Archive for globalization
The importance of an informed and educated citizenry is more critical today for a functioning democracy than ever before in our history. That statement is based on the following definitions of what I believe education to be.
“The central task of education is to implant a will and facility for learning; it should produce not learned but learning people. The truly human society is a learning society, where grandparents, parents, and children are students together.” ~Eric Hoffer
“The one real object of education is to leave a man in the condition of continually asking questions.” ~Bishop Creighton
Are we loosing site of the bigger picture? Are we asking questions, let alone the right questions regarding what we are doing and where we are headed?
Innovation and creativity in a society depends on people being able to adequately evaluate what we have versus what we want. As citizens in this American democracy we elect representatives to develop positions on issues of war and peace, trade, education, economics, ect. Most of us believe that these people while in office will act with the best interest of all of our citizens.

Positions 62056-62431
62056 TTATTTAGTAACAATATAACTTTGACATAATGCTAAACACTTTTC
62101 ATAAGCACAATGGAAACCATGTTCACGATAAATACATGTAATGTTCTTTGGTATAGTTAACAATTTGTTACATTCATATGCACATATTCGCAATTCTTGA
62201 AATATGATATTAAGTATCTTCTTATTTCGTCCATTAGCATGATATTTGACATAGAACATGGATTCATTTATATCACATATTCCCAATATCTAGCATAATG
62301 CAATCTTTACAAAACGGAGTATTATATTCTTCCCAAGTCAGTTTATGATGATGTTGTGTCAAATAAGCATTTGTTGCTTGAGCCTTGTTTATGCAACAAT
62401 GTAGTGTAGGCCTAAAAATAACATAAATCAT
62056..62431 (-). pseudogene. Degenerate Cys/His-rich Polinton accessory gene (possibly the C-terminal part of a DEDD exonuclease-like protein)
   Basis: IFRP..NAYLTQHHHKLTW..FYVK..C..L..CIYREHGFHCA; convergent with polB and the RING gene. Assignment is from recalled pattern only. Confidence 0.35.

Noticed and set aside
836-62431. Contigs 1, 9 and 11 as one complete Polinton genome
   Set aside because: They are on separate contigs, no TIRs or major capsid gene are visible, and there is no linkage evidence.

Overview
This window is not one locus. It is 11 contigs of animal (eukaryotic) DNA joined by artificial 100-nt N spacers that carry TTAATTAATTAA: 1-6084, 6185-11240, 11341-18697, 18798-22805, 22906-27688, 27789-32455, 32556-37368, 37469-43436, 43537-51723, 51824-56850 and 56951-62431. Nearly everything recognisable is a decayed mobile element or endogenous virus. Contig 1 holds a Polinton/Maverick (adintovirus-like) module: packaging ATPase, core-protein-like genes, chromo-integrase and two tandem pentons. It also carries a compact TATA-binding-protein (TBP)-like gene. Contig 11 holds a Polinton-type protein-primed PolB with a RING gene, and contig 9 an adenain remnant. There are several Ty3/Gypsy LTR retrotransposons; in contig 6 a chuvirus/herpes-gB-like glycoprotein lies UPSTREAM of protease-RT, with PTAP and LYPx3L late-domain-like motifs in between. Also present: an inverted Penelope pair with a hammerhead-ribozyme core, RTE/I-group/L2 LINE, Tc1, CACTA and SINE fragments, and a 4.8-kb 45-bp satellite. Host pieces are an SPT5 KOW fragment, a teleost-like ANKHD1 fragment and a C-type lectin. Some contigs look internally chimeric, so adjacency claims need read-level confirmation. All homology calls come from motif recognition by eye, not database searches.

Op-ed journalist David Brooks gave a unique and valuable perspective on globalization in a recent piece. The basic premise was that we could view this new age of communication and trade from a perspective of two different paradigms, Globalization vs Cognitive Age. He highlighted that the facts and remedies that were emphasized by politicians would depend on which paradigm was embraced by that politician. The cognitive age paradigm emphasized psychology, culture and pedagogy — the specific processes that foster learning while globalization lead people to see economic development as a form of foreign policy, as a grand competition between nations and civilizations.
We are currently ranked 18 out of 27 for math and science literacy of 15 year old high school students. I totally agree with Mr. Brooks’s perspective here. However, I did not agree with this “Companies open plants overseas, but that’s mainly so their production facilities can be close to local markets.”
There are many companies that are also opening plants overseas because they can pay workers lower wages with less or no benefits. They do not have deal with regulations enforced in this country for the health and well being of our citizens. Meanwhile we give these same companies tax benefits to go abroad, take jobs from this country while increasing profits for the top 1%. How do I know this? When I go shopping, I do not find ANYTHING made in the US. Where are the companies that are moving to make products for this local marketplace? I do believe that we consume and waste more than any other country on the planet. If the above statement were true, all of these companies would be moving here to be near US. ONLY A QUESTION ?